In the discipline of architecture, refers to cylindrical or slightly tapering, vertical members made to either give support or to appear to give support. They usually comprise three sections: base, capital, and shaft. The term also refers to all uprights in steel frame or concrete frame structures. Columns may occasionally stand alone as a monument, for example in Trajan's Column in Rome or Nelson's Column in London. Columns may be used as decorative elements on furniture. For square or rectangular members, either in masonry construction or classically treated, and for massive uprights in Medieval architecture, see "piers (supporting elements)"; for wooden square uprights, see "posts." In the discipline of architecture, refers to cylindrical or slightly tapering, vertical members made to either give support or to appear to give support. They usually comprise three sections: base, capital, and shaft. The term also refers to all uprights in steel frame or concrete frame structures. Columns may occasionally stand alone as a monument, for example in Trajan's Column in Rome or Nelson's Column in London. Columns may be used as decorative elements on furniture. For square or rectangular members, either in masonry construction or classically treated, and for massive uprights in Medieval architecture, see "piers (supporting elements)"; for wooden square uprights, see "posts."

comfort stations
Buildings with toilets and lavatory facilities for public use.

commemorative sculpture
Sculpture that serves as a memorial to beings or events, not necessarily in the context of gravesites.

commercial buildings
Use broadly to refer to buildings associated with any aspect of the various activities and business relationships of industry and trade; when referring to structures associated with the purchase, sale, or exchange of goods in business, use "mercantile buildings."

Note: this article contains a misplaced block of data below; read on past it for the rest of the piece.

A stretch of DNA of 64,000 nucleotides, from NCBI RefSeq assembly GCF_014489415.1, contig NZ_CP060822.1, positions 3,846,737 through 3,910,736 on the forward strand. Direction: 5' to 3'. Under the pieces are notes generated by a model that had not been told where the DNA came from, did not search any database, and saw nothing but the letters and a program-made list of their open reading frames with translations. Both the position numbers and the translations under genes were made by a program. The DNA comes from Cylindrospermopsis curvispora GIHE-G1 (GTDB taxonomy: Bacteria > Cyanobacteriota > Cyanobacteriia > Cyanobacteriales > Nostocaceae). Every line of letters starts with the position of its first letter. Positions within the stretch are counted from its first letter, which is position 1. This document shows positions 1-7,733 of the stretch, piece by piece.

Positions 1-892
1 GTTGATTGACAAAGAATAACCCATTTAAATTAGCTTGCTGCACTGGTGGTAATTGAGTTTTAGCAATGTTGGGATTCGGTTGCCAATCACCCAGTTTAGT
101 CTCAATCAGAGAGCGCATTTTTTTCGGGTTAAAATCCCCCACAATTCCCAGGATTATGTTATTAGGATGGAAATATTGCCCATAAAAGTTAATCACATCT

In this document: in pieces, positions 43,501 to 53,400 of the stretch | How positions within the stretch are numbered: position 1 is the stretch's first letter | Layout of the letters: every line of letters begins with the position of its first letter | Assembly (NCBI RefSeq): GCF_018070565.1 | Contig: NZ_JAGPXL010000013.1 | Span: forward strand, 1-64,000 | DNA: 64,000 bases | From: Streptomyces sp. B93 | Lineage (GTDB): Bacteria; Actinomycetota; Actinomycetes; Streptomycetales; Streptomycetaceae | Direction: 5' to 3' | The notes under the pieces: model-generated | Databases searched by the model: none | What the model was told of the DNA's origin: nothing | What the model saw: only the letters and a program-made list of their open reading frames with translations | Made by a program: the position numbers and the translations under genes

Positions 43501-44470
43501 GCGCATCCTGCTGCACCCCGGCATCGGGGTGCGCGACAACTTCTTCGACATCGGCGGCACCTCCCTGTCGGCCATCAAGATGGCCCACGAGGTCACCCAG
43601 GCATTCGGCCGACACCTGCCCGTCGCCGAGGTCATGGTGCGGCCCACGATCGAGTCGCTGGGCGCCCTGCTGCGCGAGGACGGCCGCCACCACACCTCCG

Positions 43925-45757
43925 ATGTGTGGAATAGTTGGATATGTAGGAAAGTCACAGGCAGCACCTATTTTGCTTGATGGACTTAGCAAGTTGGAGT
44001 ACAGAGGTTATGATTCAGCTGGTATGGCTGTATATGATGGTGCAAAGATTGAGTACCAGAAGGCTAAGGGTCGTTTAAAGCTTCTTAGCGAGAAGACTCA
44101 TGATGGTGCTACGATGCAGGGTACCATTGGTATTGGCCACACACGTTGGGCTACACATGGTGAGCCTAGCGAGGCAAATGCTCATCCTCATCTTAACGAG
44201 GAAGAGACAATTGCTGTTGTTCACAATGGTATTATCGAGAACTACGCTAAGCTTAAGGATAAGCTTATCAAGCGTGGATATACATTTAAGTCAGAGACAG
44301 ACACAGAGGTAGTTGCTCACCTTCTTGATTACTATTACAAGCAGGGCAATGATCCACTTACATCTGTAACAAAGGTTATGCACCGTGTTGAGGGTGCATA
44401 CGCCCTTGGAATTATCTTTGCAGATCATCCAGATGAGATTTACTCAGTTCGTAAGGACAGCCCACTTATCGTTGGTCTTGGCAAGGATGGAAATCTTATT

commercial centers (inhabited places)
Inhabited places such as cities, towns, etc. where a primary activity is business and trade.

commercial complexes
Buildings or complexes constructed for or serving businesses, merchants, and other commercial purposes.

commercial strips
Designates groups of mostly commercial enterprises, usually a mix of fast-food restaurants, motels, and service stations, among others, arranged directly alongside well-traveled roads, providing nearly unlimited roadway access, and designed to attract the attention of motorists.

commissaries (store and eating spaces)
Stores selling food, equipment, and other merchandise, and often serving light meals, for people employed in a particular kind of work, such as at a film studio or military installation.

commodity exchanges
Structures designed for or containing organized markets where future delivery contracts for graded commodities (as grains, cotton, sugar, coffee, wool) are bought and sold.

common land (cultural landscape)
Land that is owned collectively, by a government, or by one person, but over which certain traditional rights are in place for certain other people or the general public, for example grazing rights.

common rooms
Public lounges or similar rooms in such places as hotels and colleges.

commons (open spaces)
Expanses of land, paved or green, owned by the community as a whole.

communal housing